Stacey: Glitches? What happened?

Peter: — kind-of toward the end of the testing phase and we had to wait for –

(inaudible cross-talking)

Peter: Ah yes, could you bring me a glass of water please?

Waitress: Certainly.

Peter: Yeah, the implementation. The effective date was the 1st of June last year but it was supposed to have been the 1st of March … and yeah, the system went live and we had the usual teething problems but it wasn’t too bad.

Stacey: You mentioned that you experienced some glitches during the middle of the testing phase. Could you expand on that a little please?

Peter: Well, we were waiting for HR and the operations guys to finalise the restructuring before we could commence with the training. You see what happens is … um, this calamari is really good. So yeah, the training needed to happen before we could go live and the policy implementation had to happen around the same time. It was a sensitive situation because we didn’t want to –

Waitress: Your water, Sir.

Peter: Thanks. We didn’t … yeah, so it didn’t happen until about the end of March I think.

Stacey: What didn’t happen?

Peter: The … the finalisation of the … the restructuring process. You see – Rob, hi man. Good to see you.

 

Ordinarily the food compliments are omitted when doing the transcription but a verbatim transcript would look something like the above sample. Now imagine the above discussion taking place in an environment that has another 50 patrons also conducting conversations across the table. Throw in a dose of Kenny G in the background and the same 50 patrons speaking even louder to make themselves heard above Kenny G. Now add a mouthful of food to the speaker … and we have what we would call “challenging” audio. It is standard practice for transcriptionists to increase their rates when transcribing an audio of such a nature. It stands to reason that it is going to take a lot longer to transcribe a one-on-one interview conducted in a restaurant, than one that was recorded in a less noisy environment like an office or lounge.

 

To put this in some sort of context, even the presence of an air conditioner in a meeting room can muffle the voices of the participants. Obviously this will have less impact than the guffawing of the restaurant patron sitting at the table next to you. As insidious as white noise can be (or supposed to be), it can make a significant difference to the quality of the audio presented to the transcriptionist.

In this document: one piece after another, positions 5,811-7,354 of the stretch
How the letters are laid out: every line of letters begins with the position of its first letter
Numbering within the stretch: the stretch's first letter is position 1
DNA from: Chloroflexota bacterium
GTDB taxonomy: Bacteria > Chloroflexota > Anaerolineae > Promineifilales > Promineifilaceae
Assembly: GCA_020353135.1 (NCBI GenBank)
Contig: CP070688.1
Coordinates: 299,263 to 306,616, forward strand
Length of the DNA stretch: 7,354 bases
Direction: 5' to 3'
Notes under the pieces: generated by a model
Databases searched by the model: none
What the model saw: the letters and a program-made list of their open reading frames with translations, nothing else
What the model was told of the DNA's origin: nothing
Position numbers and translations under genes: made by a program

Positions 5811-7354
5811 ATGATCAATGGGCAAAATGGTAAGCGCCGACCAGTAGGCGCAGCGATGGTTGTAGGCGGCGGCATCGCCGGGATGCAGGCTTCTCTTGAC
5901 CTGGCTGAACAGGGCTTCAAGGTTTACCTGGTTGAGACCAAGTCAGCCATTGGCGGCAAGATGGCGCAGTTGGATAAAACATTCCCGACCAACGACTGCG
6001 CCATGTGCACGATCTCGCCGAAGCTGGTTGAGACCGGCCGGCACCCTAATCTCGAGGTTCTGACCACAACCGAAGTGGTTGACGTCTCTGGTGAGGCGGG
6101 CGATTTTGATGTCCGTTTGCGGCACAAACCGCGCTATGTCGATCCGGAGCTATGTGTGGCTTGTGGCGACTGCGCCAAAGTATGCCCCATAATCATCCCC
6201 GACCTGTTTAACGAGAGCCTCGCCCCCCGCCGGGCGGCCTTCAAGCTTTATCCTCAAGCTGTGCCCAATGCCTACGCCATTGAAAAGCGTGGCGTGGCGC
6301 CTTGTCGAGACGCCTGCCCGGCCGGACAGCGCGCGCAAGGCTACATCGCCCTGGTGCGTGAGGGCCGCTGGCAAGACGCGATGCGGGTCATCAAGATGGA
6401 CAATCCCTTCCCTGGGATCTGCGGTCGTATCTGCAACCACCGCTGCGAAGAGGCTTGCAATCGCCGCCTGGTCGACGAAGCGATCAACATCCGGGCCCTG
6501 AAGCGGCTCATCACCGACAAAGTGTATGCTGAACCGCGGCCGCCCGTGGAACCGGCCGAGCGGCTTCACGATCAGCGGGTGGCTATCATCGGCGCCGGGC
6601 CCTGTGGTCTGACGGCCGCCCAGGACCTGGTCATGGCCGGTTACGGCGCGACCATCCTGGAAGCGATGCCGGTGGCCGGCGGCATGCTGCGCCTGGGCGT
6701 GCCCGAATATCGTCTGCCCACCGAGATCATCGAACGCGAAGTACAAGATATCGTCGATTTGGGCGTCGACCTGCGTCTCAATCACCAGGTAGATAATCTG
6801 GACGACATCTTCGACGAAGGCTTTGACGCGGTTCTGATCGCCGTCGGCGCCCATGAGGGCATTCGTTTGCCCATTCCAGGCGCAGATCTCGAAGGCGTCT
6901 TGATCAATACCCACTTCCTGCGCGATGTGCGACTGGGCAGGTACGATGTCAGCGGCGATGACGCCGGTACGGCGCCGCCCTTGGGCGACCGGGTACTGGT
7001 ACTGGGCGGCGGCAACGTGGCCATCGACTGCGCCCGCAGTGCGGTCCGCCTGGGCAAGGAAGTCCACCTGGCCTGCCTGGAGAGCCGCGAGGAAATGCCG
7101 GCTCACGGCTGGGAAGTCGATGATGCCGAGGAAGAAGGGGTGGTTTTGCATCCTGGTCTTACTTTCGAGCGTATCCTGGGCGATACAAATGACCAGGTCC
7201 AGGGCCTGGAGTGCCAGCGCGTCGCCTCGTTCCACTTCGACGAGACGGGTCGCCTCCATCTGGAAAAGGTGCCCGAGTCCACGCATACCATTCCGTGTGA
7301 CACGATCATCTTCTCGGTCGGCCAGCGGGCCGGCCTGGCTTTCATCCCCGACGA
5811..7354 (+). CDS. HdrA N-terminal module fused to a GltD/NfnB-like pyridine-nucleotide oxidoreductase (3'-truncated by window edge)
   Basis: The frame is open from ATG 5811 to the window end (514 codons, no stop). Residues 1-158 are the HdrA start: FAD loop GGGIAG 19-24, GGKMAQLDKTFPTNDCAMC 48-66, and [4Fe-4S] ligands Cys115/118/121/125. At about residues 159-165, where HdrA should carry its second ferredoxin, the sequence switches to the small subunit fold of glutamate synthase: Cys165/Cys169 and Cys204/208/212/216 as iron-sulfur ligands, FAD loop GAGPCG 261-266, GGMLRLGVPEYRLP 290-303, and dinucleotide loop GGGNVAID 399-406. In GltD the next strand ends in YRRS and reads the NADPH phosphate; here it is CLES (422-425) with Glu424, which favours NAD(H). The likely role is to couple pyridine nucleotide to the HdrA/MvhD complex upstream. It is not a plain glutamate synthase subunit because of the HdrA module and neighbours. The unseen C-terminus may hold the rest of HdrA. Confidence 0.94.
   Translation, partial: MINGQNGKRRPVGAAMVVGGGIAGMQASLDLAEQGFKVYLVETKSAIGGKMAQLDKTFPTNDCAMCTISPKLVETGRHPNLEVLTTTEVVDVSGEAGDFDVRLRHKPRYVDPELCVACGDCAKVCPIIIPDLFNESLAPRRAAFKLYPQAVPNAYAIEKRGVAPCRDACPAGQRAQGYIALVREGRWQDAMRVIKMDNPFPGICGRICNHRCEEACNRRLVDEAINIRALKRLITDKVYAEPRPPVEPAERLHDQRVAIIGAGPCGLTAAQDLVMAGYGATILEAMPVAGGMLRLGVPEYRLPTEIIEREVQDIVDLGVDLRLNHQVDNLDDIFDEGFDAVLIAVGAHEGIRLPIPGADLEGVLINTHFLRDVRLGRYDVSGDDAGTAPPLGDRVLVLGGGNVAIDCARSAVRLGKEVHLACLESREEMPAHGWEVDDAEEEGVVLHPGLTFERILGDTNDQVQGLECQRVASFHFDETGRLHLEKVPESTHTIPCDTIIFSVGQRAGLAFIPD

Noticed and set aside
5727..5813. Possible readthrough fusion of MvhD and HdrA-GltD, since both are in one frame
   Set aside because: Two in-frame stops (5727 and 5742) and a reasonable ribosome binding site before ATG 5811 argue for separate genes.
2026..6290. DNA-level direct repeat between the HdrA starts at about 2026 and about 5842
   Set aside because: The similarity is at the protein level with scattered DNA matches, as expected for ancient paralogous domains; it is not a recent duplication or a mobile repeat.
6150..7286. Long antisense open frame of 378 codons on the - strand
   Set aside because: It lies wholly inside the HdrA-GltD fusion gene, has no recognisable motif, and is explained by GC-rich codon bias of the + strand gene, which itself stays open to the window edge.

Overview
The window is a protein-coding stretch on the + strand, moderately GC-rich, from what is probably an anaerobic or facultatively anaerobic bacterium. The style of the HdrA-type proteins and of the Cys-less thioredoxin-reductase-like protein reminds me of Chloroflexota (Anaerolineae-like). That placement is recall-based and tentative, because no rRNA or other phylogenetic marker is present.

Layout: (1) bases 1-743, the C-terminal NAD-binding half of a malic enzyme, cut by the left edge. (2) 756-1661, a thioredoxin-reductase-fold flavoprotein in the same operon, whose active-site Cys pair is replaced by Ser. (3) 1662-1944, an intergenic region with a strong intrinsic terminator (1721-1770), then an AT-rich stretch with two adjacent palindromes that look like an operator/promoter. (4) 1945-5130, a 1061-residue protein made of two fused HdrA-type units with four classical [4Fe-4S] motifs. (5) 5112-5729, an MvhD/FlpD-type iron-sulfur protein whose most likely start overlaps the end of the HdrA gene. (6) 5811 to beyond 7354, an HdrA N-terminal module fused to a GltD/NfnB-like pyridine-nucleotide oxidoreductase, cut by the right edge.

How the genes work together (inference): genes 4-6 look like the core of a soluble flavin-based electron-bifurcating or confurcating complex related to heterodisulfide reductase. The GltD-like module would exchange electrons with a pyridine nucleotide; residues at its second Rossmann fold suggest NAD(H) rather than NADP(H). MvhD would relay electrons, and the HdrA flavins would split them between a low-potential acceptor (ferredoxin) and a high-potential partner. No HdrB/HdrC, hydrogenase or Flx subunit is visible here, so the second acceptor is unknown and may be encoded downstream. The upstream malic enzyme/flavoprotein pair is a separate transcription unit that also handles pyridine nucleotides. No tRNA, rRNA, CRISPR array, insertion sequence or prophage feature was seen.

So when planning the recording of your next hearing or interview, remember to minimise background noise where possible. It is just not possible to eliminate background noise altogether but you can make small adjustments such as closing windows to minimise external traffic noise or requesting participants not to move around the room unless absolutely necessary. Remind the participants that the session is being recorded and where possible to project their voices strongly and direct themselves towards the microphone.

Factors that could cause a recording to be deemed “poor”?

A recording being classified as “poor” is preferable to one that is deemed to be “not viable for transcription”. Unfortunately though, a “poor” quality of audio can cost more to transcribe as it will take longer to complete the transcription.

 

One of the most important factors would be the presence of background noise contained in a recording. While white noise or air conditioners may cause minimal disturbance, the presence of noisy machinery or groups of patrons in a restaurant will severely impact the clarity of the recorded voice input.

 

Another factor is the format used to record the audio file. Formats such as “.dss” or “.dct” are better suited to the recording of dictation while uncompressed file formats such “.wav” or “.aiff” are appropriate formats for recording groups of speakers or interviews.